l'nder normal conditions, such as may be expected later, the Mexican mines will again compete actively with American lead mines. The early effects will be the tendency to expansion of smelting operations along the border and the decline of adjacent mining operations. The effect on the interior districts where, as in Missouri, domestic miners have a high degree of protection because of their relative nearness to the smelteries, would be less immediate, but the general lowering of prices that would conceivably result from the large influx of cheap Mexican ore would render unprofitable the exploitation of many American deposits that, under purely domestic competition, could be successfully worked for many years.

TARIFF CONSIDERATIONS.

The tariff problem on lead ore is complex. It is closely related to the case of zinc ore, as both lead and zinc are commonly mined together. Both of these metals and their ores have been protected for many years by high duties that have resulted in practical national sufficiency with comparatively small imports or exports except transaction under the bonded smelting provision. This provision permits domestic smelters to import all the special qualities of ore that they may need for the efficient conduct of their operations without the added cost of duty and so far they have had no difficulty in making a profit on the sale of the resultant metal abroad.

" See auxiliary file for survey on lead (metal) (or description of Canadian lead bounty.

Consideration is required of the effect of duties on lead in ore, as
on lead metal, in increasing cost to the consumer.

In former years
the American market differed from the London market by nearly the
full amount of the duty. In later years, however, the differential
between the two markets narrowed and for a short time, just before
the outbreak of the war, the London price was actually higher than
the New York price. Temporarily, at least, the duty did not increase
the cost of metal to the domestic consumer, and after the war the
London and New York markets were for nearly two years practically
independent with the foreign price generally higher than domestie
quotations. Since the latter part of 1920 European prices have
again had a material effect on the American market.

Lead ore-Production in United StatesStates.
(From Mineral Resources, United States Geological Survey.)

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12, 300, 100

5, 900, 118

5, 367,211

2, 217, 660

581, 100

10, 202, 566

30,916
115, 685
1, 406, 000
2,093, 792

58, 349, 188

18

8,072

1, 757
43, 919

158, 936

959

2, 427

22

176, 116

5, 468
8, 172
1,973
6, 228
83, 063

816

11, 492, 300
5, 128, 956
4,522, 022
2, 232, 853

763, 920

8, 544, 014

15, 444

437

10, 869

2, 290

31, 405

173, 000

954

1, 212

251

210, 440

6,878
8,319
2, 271
7, 306

99, 984

339

Total..

101

1, 866

245

500, 188

95, 917
1,387, 490
2, 205, 863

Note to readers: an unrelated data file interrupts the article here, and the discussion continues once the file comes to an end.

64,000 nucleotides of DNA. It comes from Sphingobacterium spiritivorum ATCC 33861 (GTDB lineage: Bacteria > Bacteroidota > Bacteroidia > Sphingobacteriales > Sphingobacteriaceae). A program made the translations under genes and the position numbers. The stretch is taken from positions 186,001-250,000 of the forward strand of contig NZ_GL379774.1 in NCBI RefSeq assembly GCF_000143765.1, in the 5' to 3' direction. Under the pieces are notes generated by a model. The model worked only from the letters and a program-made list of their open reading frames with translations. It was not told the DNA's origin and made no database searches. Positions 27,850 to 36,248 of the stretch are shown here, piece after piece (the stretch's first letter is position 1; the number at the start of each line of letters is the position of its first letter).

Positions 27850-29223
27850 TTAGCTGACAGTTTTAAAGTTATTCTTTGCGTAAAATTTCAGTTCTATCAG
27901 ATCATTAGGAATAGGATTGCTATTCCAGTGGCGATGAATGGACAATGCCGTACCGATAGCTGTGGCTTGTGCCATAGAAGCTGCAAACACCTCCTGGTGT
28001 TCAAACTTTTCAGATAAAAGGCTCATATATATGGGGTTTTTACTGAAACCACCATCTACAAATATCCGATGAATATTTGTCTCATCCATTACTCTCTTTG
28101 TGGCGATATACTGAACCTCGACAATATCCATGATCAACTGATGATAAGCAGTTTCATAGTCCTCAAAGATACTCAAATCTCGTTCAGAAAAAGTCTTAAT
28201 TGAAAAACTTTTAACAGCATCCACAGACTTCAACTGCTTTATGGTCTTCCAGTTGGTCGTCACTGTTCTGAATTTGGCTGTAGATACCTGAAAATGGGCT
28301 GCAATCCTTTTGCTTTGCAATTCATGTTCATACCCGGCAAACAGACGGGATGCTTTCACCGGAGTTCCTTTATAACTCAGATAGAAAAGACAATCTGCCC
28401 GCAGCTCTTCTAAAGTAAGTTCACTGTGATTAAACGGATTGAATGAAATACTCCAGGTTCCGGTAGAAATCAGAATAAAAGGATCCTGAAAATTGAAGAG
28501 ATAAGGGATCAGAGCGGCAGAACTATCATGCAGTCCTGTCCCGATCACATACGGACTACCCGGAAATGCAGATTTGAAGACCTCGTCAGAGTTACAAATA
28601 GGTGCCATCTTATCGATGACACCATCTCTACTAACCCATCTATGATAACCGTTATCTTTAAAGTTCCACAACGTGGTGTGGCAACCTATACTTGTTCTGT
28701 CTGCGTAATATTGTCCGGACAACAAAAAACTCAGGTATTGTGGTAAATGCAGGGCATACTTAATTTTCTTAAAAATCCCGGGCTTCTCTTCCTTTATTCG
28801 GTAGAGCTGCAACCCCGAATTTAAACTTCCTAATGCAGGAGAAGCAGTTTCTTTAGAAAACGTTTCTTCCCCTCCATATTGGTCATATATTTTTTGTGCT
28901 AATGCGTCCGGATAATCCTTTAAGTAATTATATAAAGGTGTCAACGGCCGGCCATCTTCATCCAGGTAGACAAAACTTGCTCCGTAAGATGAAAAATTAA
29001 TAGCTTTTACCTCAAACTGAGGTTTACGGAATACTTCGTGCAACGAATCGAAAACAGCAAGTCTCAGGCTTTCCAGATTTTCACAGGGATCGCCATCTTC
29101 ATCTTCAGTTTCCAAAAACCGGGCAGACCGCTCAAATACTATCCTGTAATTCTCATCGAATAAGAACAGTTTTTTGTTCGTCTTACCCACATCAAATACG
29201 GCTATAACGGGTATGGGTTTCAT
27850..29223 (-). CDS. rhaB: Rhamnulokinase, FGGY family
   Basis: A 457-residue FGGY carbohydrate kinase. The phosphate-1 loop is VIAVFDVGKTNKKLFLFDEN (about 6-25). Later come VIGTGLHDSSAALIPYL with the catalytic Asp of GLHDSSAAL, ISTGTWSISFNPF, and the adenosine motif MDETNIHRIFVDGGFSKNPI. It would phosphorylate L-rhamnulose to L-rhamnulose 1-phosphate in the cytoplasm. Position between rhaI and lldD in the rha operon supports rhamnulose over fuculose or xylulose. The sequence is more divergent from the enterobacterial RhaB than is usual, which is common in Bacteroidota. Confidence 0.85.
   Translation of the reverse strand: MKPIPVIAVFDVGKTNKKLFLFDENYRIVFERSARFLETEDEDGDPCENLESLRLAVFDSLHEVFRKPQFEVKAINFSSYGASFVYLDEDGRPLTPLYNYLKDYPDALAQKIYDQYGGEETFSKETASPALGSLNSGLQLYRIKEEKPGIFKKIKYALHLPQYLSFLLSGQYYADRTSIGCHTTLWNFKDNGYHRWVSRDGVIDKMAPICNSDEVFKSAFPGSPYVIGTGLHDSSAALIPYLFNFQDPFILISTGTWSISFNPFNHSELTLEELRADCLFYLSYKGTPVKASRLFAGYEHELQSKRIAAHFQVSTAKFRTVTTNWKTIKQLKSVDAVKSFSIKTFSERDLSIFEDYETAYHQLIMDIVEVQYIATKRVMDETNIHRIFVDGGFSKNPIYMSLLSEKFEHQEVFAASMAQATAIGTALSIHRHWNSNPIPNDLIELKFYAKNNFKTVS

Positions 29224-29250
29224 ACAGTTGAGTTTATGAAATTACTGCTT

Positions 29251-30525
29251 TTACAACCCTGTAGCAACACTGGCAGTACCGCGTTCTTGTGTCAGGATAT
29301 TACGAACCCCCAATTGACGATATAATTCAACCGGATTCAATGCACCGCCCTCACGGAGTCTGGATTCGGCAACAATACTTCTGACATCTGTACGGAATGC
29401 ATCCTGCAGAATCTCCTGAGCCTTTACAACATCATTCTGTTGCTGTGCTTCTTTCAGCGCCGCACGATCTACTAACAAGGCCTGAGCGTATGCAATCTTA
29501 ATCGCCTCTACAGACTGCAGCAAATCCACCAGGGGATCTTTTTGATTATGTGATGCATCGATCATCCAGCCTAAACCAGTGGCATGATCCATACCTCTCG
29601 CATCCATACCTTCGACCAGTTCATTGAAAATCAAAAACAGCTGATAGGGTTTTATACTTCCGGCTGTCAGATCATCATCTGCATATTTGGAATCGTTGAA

52, 578, 896

33

1, 494

126

522, 864

22, 759

86,677
1,934,000
3, 600, 532

68,783, 340

148

2, 322

216

561, 641

Fluorspar from which lead was recovered as a by-product, not included.

Lead ore, mine production, lead contents of all kinds of lead-bearing ore, in short tons-

Production in United States -States.

(From United States Geological Survey, preliminary estimates, February, 1919 (subject to correction).]

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Countries.

1910

1911

1912

1913

1914

1915

1916

1917

1918

Australasia.

105, 897 105, 397 113, 710

Austria.

116,000

139,000 160, 000 175,000

15, 476 18,097

Belgium.

19, 993 22, 312

40, 715 44, 308

Canada..

54, 940 52, 590 45, 560 16,770 15, 560 22, 745

14, 967

10, 791

France..

16, 226

17,089 16, 487 21,009 18, 823 14,776

20, 226

19,888

23, 635 31, 080 28,000

Germany.

159, 851 161, 287 192, 618

Greece..

181, 100

16, 710 14, 234 14, 499 18,309 20,684

Hungary

11, 595

2,077

9,424 36, 558

1,583 1, 605

Italy.

1, 790! 1,368

14, 495 16,684 21, 450

Japan.

21,67420, 464 21,812 24,362 16, 237

3,907 4,160 3,613

25,000

Mexico.

3,600

4, 563

4,764 11, 343 15, 807

120, 662 124, 605

Burina.

109, 717

55, 530

22,000 52, 937 88, 670

Spain.

11, 266

190, 523

17, 137
189, 810

21, 107

Sweden.

232, 612 203, 000

355 1, 134

190,000 173, 343 180,000 170,000

United Kingdom

1,073 1, 235 1, 396 1,918 2,076

21, 866

3, 174
18, 279 19, 473

'nited Kingdom

18, 462 19,684 | 15, 767 12, 775

10,048

11, 431

8, 255

Cnited States, for

30, 500

comparison..

353, 186

368, 301 376, 947 396, 034 485, 011 487,177 540, 892 527, 729 499,618

Total .......... 1,093, 043 1, 108, 880 1, 212, 252 1, 142, 264

8,933

1 From Mineral Industry. From official reports as far as possible.

: From domestic ore.

: From foreign ore not elsewhere shown.

* The totals may be high on account of duplications that can not be eliminated.